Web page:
Falsifiability Via Utility, As Evinced By Objective Reality: The discussion ultimately rests on utility, and the structure and limitations of inductive and deductive reasoning. Utility relies on objective changes in reality, and while there are endless brain-in-a-jar and living-in-the-matrix objections to this, the ultimate fact of the matter is that our survival, in the context of this reality, rests upon the assumption that reality is ‘as real as it gets’. Various logically consistent ‘other realities’ can be posited, in point of fact an infinite number may be posited – but without a winnowing criteria, there is no way to know which one is true. A lone inclusive disjunction cannot validly prove any of its terms. For example, the following proof is invalid.
- A ∨ B ∨ C ∨ D
In a nutshell, it is invalid to conclude C unless one can also prove ¬ A, ¬ B, and ¬ D.
We can construct cogent inductive proofs to argue for C, but inductive proofs are not, and can not be, truth preserving. Denying falsifiability in deductive logic leaves one with the unenviable position of arguing for an epistemic system that can’t differentiate between fact and logical possibility. To put a finer point on it, without falsification criteria, it isn’t possible to know if A, B, C, or D are even ontologically possible, let alone existential potentialities.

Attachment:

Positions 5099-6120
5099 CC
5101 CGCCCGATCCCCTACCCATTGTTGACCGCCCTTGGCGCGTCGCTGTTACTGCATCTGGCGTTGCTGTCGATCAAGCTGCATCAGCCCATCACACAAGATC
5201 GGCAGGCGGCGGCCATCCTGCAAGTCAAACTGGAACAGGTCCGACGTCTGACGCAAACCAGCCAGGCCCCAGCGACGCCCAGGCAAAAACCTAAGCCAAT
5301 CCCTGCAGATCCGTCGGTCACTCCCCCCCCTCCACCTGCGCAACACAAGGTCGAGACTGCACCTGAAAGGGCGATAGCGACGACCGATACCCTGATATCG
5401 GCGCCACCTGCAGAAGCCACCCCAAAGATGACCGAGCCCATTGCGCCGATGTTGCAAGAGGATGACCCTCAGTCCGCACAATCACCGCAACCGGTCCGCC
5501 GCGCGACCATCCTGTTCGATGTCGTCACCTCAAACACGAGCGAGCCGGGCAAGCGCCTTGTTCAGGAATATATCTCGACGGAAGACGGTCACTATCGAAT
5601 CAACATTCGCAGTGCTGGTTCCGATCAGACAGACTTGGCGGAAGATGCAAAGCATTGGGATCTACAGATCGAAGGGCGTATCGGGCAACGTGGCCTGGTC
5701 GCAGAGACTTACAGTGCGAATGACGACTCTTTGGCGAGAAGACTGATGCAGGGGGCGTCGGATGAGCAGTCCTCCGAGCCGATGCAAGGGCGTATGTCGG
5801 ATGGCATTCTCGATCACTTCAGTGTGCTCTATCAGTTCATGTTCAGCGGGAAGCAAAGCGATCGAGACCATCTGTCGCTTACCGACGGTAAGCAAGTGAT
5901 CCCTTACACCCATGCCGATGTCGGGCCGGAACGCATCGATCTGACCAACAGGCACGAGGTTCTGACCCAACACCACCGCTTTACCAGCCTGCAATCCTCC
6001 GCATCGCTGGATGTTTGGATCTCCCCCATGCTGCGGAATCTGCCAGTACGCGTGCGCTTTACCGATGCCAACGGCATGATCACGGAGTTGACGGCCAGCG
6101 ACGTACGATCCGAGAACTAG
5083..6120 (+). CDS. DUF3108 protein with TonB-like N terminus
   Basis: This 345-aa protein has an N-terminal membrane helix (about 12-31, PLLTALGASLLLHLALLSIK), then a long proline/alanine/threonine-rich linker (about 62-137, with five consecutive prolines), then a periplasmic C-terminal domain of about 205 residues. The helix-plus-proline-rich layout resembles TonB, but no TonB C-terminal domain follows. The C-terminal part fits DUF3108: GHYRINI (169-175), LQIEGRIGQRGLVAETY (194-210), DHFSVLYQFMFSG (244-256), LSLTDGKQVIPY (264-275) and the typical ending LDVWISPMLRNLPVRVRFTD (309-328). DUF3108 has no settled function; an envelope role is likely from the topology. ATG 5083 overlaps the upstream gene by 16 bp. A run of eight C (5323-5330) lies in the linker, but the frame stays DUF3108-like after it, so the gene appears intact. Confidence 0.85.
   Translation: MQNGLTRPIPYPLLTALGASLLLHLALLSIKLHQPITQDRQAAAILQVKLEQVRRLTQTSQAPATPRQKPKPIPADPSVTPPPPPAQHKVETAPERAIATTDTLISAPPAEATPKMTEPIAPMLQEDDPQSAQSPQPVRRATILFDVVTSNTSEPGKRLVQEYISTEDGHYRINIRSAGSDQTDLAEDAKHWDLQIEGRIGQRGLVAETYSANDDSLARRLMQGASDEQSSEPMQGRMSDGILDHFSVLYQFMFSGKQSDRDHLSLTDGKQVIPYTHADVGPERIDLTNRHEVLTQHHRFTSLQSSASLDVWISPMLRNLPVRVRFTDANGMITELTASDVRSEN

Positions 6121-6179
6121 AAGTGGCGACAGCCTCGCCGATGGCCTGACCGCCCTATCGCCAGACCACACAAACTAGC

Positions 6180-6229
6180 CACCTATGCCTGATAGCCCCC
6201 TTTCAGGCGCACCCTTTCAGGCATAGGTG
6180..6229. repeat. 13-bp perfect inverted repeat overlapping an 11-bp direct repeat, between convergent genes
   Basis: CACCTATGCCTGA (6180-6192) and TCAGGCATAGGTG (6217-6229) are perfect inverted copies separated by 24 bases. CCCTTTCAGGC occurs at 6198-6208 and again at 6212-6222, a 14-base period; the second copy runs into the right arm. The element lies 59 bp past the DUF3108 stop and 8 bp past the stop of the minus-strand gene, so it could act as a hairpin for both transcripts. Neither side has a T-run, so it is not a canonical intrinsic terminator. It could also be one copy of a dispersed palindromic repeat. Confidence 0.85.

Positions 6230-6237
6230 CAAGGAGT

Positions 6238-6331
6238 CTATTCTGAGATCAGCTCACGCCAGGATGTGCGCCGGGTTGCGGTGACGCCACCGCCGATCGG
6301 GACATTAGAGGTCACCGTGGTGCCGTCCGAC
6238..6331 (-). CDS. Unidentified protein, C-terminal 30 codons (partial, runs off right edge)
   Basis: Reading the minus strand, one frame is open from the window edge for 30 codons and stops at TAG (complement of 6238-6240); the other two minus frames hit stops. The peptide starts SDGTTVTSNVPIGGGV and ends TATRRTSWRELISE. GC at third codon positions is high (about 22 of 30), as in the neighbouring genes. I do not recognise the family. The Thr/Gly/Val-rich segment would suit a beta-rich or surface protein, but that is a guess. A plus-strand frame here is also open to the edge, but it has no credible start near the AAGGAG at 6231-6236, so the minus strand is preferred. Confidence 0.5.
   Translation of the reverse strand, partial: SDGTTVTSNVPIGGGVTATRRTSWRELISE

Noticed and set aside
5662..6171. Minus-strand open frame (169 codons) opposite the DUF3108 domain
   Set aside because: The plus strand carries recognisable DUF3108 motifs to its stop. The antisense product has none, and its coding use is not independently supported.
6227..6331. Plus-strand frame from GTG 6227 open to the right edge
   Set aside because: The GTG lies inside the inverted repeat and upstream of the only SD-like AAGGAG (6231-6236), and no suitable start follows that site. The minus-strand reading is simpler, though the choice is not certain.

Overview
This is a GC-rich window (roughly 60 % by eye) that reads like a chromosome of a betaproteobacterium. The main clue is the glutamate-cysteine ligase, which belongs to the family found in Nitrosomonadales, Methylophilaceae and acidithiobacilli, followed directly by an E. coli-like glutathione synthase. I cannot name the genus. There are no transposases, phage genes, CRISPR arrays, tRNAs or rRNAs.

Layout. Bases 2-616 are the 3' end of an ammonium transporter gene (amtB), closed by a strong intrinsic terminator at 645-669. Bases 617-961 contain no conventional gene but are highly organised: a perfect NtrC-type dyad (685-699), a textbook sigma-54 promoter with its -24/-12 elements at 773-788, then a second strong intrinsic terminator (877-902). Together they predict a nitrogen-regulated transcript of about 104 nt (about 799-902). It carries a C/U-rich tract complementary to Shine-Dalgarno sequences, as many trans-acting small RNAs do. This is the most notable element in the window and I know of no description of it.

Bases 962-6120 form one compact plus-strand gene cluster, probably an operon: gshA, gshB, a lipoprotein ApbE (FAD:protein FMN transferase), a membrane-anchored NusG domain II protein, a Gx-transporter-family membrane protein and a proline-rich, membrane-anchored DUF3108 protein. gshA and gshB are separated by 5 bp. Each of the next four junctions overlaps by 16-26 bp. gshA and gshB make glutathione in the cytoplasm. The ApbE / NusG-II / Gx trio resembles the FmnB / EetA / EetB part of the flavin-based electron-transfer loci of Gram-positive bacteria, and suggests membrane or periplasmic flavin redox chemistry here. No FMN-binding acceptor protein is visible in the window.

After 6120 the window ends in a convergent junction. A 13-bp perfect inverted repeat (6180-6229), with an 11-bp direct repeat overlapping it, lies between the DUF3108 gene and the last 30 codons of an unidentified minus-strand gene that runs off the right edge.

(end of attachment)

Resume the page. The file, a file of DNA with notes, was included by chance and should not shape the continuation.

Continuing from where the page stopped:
This is not a statement about metaphysics any more than “a home run scores one point in baseball”; which is to say, they are both deductively sound, provided that one accepts their axioms. If, then, we accept that an epistemic system is to be judged by its utility, the rest falls into place neatly – it’s a fairly easy metric to use. But it must be stressed, again, that this is not a statement on the ultimate nature of reality; it is a maximally fit epistemic system predicated upon reliably and repeatably producing changes in objective reality in conformity with will.